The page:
In Future Worlds, we hone in on various world events and examine their parallels with fictional future worlds.
This week’s news item: The Conservative Party in Britain and its campaign sex bus.
David Cameron and company have had a rough few months in the realm of sex scandals, between the pig-head fellatio incident and now the sex bus.
Allegedly, a recent party campaign bus trip dissolved into a “dystopian bacchanalia” in which young activists “were encouraged to have sex with Members of Parliament and senior party officials”. This was orchestrated by ex-candidate Mark Clarke, who also played a role in a young activist’s suicide.
The future world it parallels: Panem from The Hunger Games.
Although this sex-bus incident does not involve televised teenage gladiator fights, it does share one curious commonality with the world of the Hunger Games: Finnick Odair’s character arc.
Introduced in Catching Fire, the second installment of the series, Finnick is a victor from a previous year and a Capitol favorite.
“Finnick Odair is something of a living legend in Panem,” Collins writes in Catching Fire. “Since he won the Sixty-fifth Hunger Games when he was only fourteen, he’s still one of the youngest victors…the citizens of the Capitol have been drooling over him ever since. Because of his youth, they couldn’t really touch him for the first year or two. But ever since he turned sixteen, he’s spent his time at the Games being dogged by those desperately in love with him.”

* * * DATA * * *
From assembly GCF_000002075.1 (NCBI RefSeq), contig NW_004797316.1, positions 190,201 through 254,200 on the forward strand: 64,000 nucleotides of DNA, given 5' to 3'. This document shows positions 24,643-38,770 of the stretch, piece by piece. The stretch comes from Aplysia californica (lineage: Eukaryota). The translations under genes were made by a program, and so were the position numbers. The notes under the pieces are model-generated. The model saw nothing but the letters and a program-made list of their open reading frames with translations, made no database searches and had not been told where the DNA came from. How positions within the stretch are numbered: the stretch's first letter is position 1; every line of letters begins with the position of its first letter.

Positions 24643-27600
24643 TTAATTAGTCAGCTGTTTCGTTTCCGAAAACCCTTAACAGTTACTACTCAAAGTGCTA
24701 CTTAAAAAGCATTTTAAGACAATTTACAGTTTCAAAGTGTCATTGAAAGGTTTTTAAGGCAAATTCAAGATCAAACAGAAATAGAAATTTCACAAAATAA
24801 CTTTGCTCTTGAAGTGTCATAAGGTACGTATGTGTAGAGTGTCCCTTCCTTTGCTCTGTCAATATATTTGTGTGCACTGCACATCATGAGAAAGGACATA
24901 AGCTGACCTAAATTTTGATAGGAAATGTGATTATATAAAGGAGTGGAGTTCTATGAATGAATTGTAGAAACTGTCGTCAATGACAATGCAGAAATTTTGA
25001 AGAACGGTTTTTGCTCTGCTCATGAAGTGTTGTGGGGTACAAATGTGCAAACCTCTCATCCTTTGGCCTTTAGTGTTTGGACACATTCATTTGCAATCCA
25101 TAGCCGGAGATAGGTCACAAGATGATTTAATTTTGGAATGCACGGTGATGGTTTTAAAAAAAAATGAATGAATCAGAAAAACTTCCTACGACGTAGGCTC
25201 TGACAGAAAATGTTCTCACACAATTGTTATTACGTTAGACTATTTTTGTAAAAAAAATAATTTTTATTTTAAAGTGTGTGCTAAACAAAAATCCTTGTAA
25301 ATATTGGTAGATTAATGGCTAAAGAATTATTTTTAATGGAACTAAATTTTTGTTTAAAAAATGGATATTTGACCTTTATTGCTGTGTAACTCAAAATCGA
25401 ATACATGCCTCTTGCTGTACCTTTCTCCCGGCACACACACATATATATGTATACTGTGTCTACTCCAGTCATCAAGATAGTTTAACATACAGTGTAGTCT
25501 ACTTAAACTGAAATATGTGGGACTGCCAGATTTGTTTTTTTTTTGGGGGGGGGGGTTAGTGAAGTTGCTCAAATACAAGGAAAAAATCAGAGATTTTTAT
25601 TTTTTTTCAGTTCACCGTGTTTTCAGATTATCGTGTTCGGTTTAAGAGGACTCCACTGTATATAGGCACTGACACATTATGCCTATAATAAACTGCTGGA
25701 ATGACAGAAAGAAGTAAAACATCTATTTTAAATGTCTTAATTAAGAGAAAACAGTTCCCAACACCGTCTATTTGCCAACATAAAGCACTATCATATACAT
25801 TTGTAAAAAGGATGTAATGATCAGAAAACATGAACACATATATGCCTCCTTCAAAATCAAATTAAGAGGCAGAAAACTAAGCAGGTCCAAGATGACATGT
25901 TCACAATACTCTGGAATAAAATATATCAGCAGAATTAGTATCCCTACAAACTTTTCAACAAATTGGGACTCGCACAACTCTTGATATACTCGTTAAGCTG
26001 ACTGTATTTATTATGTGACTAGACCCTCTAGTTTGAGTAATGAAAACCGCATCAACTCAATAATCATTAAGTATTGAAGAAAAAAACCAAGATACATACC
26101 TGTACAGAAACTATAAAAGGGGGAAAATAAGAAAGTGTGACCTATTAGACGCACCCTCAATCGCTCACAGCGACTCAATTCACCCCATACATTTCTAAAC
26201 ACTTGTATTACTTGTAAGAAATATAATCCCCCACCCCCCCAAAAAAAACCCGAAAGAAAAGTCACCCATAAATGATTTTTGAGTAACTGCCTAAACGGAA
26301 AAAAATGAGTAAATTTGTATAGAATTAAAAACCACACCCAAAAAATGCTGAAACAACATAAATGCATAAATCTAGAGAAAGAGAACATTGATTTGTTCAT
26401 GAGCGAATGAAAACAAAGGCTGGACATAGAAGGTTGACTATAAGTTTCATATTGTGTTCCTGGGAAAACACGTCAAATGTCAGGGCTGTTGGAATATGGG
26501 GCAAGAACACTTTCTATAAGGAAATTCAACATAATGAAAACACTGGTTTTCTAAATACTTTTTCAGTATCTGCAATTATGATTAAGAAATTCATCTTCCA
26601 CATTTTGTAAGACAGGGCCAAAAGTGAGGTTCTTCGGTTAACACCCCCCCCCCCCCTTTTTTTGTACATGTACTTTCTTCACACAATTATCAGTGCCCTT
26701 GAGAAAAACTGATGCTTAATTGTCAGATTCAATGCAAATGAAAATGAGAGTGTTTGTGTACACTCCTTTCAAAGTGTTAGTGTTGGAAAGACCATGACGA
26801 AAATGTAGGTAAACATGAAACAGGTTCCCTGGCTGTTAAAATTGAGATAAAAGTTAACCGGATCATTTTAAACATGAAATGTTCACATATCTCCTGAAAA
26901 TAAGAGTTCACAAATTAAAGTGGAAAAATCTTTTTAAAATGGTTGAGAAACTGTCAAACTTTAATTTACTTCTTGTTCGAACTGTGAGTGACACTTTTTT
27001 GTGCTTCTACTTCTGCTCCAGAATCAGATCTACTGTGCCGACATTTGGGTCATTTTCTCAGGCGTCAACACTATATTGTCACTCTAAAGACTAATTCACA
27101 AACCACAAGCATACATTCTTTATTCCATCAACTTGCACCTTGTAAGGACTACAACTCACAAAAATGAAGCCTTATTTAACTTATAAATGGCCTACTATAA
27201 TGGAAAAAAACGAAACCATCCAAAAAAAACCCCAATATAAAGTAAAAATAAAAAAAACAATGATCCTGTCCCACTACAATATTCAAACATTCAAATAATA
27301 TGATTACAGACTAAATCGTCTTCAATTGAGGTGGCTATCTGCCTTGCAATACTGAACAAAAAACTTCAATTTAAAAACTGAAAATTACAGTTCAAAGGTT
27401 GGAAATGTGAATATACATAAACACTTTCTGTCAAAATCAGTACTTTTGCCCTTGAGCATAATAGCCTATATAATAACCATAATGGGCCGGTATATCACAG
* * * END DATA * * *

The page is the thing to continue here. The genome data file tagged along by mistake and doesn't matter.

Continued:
When he’s first introduced, he seems shallow and smarmy and both Katniss and the audience aren’t quite sure what to make of him. Katniss even briefly considers offing him in the arena before she realizes that there’s more to him than meets the eye.
As we learn more about him, things get considerably darker. In Mockingjay — spoiler alert for a book that came out five years ago and for a movie currently in theaters — it’s revealed that his flirty demeanor is not by choice. He’s a plaything of the Capitol, forced to cater to the politicians’ every whim.
“President Snow used to…sell me…my body, that is,” Finnick begins in a flat, removed tone. “I wasn’t the only one. If a victor is considered desirable, the president gives them as a reward or allows people to buy them for an exorbitant amount of money.”
As the story progresses, Finnick ultimately has the darkest and most tragic character arc in the series, as — SPOILER ALERT — he ends up a casualty in the fight between the rebels and the government. The narrative’s conclusion sees him violently ripped apart by mutant beasts engineered by Capitol. And right after getting married, too.
Although The Hunger Games is most famous for its flashy aspect — the reality show teen death matches — it’s the surprisingly bleak character arcs that correlate most to real-world situations.
Obviously Finnick is not a direct correlation to real people who have been chewed up and tragically screwed over by political machinations. But Monica Lewinsky has given a TED Talk about the price of shame one pays when they’re involved in a political sex scandal as a non-politician. He’s got a silly name and he’s in a pulpy story, but Finnick is an intriguing character who pays the highest price. And though his world is a fictional society — and an implausible one at that — even far-fetched future worlds hold truths.